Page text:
The press conference in FCCJ


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Press conference at FCCJ

Shunichi Tanaka, Chairman of Nuclear Regulation Authority
12:30-14:00, Monday, September 2, 2013
Shunichi Tanaka
Chairman of Nuclear Regulation Authority






The nuclear industry in Japan is going through its worst crisis since its foundation over 50 years ago. The Fukushima Daiichi cleanup seems to become more complicated and expensive by the day. Experts are now widely skeptical that operator Tokyo Electric Power Co. (TEPCO) can control the spread of radioactive leaks to the sea, or successfully extract the plant's melted radioactive fuel without outside help. Some now say the cleanup could take a century.

In September, Japan's last two operating reactors again go offline, leaving the nation nuclear free for only the second time since the 1970s. The political battle to restart the nation's 50 commercial reactors will drag on for years, depending ultimately on highly contested and controversial safety reports.

The organization charged with bringing order to this mess is the Nuclear Regulation Authority. Created out of the ashes of the discredited Nuclear and Industrial Safety Agency (NISA), the NRA has been dogged by doubts about its effectiveness since it was set up last year. Many critics say it is too focused on restarting those idling reactors to effectively monitor the Fukushima crisis. Others wonder if it has the manpower and funding it needs, or if it will suffer from the same credibility issues as its forerunner – given that it shares many of the same experts and staff.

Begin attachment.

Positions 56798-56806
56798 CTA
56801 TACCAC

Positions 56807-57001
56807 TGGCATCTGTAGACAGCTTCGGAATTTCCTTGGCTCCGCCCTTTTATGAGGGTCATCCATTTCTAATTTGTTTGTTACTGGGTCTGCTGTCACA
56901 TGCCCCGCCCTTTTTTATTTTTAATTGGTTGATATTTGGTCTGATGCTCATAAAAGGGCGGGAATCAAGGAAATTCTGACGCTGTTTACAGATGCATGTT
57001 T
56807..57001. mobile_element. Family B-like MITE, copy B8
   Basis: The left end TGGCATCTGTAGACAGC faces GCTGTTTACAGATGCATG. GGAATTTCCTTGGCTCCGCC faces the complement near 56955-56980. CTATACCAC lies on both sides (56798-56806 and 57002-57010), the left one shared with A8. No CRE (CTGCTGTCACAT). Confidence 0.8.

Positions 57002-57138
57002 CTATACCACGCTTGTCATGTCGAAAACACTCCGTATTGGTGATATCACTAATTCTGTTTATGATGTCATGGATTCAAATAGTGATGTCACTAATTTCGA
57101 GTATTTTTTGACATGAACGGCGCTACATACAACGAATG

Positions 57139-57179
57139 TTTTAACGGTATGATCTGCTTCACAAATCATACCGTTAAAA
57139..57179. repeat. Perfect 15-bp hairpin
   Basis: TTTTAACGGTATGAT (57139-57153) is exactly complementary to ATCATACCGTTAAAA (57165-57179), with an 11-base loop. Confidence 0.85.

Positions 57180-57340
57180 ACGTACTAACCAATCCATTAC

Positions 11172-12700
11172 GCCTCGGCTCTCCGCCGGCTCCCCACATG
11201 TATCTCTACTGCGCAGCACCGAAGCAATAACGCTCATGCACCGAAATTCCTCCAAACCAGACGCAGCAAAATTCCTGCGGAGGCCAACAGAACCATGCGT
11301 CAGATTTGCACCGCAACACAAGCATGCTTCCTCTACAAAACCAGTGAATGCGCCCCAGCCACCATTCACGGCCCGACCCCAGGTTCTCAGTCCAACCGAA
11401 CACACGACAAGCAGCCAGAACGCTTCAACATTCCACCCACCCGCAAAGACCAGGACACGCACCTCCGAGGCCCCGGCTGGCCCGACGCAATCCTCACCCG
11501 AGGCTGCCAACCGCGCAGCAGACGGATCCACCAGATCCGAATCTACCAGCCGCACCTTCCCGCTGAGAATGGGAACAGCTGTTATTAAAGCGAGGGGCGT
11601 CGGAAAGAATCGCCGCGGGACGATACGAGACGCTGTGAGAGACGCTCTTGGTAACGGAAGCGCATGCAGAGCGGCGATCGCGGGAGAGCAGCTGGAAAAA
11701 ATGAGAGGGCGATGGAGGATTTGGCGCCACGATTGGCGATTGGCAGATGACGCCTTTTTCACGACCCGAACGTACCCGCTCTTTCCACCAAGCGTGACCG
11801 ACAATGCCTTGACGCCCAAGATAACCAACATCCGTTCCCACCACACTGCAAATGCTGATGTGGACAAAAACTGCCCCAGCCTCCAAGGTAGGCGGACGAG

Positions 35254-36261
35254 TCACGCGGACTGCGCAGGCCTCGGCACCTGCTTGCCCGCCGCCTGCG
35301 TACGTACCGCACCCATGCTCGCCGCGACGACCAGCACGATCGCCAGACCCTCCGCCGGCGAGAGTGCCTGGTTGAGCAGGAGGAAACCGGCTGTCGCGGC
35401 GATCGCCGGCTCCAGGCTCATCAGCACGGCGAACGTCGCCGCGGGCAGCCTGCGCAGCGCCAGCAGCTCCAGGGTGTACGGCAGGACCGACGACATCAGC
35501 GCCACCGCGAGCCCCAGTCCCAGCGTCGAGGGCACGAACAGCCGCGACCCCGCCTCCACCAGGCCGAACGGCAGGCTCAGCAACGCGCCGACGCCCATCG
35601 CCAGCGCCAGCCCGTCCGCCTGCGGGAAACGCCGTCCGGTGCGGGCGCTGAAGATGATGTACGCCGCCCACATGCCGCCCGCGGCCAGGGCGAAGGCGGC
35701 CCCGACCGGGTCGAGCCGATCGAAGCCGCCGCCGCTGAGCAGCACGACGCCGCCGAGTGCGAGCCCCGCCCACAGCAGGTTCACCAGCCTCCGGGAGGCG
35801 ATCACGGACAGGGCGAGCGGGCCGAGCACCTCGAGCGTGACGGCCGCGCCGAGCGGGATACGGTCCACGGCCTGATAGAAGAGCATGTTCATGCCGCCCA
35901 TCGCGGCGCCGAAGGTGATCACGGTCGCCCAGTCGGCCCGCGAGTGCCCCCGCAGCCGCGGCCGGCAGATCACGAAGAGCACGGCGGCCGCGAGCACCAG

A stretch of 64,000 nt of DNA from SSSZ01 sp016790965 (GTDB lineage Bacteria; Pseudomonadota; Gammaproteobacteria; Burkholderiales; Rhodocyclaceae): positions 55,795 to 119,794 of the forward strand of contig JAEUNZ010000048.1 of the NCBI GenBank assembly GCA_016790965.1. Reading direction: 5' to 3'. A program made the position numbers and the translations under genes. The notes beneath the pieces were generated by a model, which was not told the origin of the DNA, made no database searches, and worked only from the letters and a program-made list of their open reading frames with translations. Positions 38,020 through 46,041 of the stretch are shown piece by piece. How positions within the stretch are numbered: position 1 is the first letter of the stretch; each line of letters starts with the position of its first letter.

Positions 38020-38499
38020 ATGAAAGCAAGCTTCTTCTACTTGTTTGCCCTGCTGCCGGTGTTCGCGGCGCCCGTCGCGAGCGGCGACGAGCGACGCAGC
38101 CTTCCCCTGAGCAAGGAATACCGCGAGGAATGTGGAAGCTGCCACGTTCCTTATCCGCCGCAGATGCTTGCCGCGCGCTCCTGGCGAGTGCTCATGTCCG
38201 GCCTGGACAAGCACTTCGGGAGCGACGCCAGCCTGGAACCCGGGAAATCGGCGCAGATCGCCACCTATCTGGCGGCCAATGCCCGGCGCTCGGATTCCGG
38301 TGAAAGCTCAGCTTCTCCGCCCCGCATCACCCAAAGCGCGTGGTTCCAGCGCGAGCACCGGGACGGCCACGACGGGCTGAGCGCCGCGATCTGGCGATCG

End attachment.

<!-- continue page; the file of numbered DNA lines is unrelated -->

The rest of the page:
To the surprise of some critics, however, the NRA has shown it has some teeth. Its recent criticism of TEPCO has been among the harshest since the crisis began. And unlike the embattled utility, NRA Chairman Shunichi Tanaka seems intent to call a spade a spade. "We should assume that what has happened once could happen again, and prepare for more," he said in August.

Tanaka has agreed to come to the FCCJ and take questions, answer criticisms and explain the work of his organization. His appearance provides a unique opportunity to quiz the man at the center of Japan's nuclear crisis about the future of the industry. Book your seat early.